The new distros, such as Ubunntu 12.04, almost install themselves - in a matter of minutes usually - and will easily read your NTFS partitions.

    The forums are a wealth of help and support; I once posted a problem on the Mint forum on a Sunday afternoon and received three replies in twenty minutes.

    Why not get shut of Windows and go for Linux full-time? It's a learning-curve, but so is everything else; you've done much harder things.

    Good luck - and if I can be of any help, let me know.

  6. Thanks for all the help folks. I think I'll leave Ubuntu on. I'll have a little play with and maybe use that.

    I would miss Window's snipping tool, and the ability to pin windows to the sides of the screen.

  7. You need to partition your hard drive - i.e. divide it into distinct sections. Keep the operating system on one, and your documents on the other. When/if you have to re-install, the documents should be left untouched.

  8. A N Other Filthy Engineer20 May 2012 at 17:10

    I hardly use Windows now since discovering Puppy Linux. It's a small (100-ish MB) download that runs entirely in RAM so it's really fast. It contains most applications you will need for everyday use. It can be installed in many different ways including the whole operating system on a USB pen drive so it's ideal for portable use away from home. Since it runs in RAM it will leave no trace on the host computer if you use the USB method unless you specifically save anything to the hard drive. There are lots of different versions so it's easy to find one to suit your computer, even really old machines that won't run Ubuntu (which IMHO is now bigger, clumsier and more resource hungry than Win XP). Like other Linux distros it will read and write Windows NTFS files, plus WiFi and mobile internet dongles are a doddle with Puppy.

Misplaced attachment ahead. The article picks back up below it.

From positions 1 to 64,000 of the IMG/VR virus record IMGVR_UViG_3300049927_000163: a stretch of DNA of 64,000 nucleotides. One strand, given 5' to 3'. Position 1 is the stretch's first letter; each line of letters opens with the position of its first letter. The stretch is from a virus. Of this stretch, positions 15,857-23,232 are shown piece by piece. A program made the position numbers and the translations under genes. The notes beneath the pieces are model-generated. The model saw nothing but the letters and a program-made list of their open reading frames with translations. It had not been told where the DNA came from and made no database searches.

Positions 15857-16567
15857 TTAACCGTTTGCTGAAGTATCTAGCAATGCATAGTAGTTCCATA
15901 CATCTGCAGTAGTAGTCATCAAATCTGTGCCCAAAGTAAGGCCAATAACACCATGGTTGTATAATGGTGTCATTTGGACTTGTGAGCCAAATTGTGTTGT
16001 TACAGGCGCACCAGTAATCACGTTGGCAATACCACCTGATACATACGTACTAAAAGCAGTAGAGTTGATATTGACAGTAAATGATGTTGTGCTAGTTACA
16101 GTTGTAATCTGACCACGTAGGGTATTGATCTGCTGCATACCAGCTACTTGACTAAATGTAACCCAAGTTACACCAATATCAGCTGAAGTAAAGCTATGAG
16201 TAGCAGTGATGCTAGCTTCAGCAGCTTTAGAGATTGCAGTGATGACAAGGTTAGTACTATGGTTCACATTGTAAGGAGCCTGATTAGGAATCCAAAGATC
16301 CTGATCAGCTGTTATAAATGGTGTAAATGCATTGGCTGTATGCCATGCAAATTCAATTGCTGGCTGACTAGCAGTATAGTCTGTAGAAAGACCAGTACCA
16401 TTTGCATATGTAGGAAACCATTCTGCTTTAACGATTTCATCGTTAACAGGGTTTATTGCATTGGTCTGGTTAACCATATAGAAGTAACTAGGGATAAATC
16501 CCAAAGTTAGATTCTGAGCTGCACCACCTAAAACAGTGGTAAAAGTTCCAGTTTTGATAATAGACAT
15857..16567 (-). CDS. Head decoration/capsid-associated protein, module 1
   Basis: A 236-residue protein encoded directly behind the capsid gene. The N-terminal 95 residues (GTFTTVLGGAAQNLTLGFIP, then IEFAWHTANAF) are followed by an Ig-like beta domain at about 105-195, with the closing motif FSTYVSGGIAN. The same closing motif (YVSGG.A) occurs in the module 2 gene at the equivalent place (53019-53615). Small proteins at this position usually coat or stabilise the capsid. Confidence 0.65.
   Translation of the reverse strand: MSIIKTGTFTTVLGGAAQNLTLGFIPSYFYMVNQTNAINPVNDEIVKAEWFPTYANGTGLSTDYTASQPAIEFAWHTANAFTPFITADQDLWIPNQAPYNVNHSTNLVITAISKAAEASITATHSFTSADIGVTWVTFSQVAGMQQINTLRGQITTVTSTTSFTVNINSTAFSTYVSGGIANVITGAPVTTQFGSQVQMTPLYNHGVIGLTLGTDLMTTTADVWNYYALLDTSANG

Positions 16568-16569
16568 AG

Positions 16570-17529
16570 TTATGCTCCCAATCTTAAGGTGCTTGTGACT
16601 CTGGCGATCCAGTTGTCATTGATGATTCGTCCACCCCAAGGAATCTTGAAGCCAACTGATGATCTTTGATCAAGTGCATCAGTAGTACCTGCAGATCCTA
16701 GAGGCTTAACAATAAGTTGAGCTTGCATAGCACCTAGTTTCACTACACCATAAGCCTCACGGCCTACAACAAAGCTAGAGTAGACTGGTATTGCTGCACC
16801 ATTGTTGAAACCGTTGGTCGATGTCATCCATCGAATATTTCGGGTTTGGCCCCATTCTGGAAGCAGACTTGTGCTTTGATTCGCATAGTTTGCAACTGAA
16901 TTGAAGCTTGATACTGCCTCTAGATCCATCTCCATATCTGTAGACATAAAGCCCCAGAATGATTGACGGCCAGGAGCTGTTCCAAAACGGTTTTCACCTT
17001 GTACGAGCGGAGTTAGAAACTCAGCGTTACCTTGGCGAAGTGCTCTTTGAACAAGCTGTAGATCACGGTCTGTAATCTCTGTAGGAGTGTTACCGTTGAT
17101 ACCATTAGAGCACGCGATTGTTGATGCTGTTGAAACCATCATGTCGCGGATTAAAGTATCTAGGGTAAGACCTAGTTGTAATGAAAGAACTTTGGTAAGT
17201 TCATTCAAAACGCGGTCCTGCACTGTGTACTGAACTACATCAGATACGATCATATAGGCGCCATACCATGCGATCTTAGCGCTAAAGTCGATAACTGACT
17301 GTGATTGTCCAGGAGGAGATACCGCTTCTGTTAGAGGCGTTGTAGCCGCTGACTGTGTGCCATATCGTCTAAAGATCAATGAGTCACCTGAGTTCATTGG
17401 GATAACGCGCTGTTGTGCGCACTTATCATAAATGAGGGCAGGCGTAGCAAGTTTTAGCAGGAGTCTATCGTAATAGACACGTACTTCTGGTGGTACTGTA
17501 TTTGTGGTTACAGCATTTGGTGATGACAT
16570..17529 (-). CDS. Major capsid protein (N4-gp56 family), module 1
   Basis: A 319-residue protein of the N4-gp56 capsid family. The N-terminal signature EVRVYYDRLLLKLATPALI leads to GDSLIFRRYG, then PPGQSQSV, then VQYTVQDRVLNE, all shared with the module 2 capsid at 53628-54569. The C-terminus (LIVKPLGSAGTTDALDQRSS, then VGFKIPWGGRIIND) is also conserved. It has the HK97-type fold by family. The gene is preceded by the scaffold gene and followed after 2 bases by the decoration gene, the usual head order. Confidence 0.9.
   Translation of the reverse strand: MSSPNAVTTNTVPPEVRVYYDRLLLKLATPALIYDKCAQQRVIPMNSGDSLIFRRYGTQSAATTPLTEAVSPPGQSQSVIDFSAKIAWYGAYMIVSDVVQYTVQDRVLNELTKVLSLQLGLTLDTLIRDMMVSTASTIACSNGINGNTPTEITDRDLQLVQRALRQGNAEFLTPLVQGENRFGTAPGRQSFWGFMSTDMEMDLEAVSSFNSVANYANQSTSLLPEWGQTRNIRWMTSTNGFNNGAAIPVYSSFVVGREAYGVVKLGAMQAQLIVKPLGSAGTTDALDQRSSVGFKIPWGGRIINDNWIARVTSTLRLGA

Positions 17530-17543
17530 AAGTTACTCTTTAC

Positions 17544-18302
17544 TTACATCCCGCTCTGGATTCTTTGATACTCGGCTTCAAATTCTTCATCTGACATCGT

Best of all it's free and you don't have to be a computer guru to install and use it. You were more computer literate than me in your previous life so you would find it a piece of piss!

  9. A slightly less-Filthy Engineer21 May 2012 at 09:35

    I've been a (hardware) computer engineer for 39 years, starting way back before the PC appeared... In those days it was all
    punched cards/motors/hydraulics and I got pretty filthy maintaining that stuff...

    Since the arrival of the PC in the late 70's my life has been plagued by Microsoft and its never-ending abortions of so-called operating
    systems. I no longer get hit by the problems you described, as I switched off automatic updates in 2000 (but sometimes get lumbered
    to try to assist others less fortunate who've left it on).

    Guess what? Despite all the nannying reminders that "my machine may be at risk" because AU's are switched off, in the last 12 years
    I've only had to download ONE patch to fix a known and nasty problem... That's one patch, not a bundle of patches that usually
    comprise just one of their 'security updates'. I don't trust Microsoft and certainly will never again allow them to dump their crap on my
    machines (there's normally at least three functional PCs/laptops in our house at any one time).

  10. Hang on! your files should not be lost even with a clean install, unless you formatted the drive in the setup procedure.

    Have a look for a file called "windows.old"

    Been that way since Vista.

    Hope that helps:)

  11. There's too many engineers on this post for my liking. I suppose I better leave!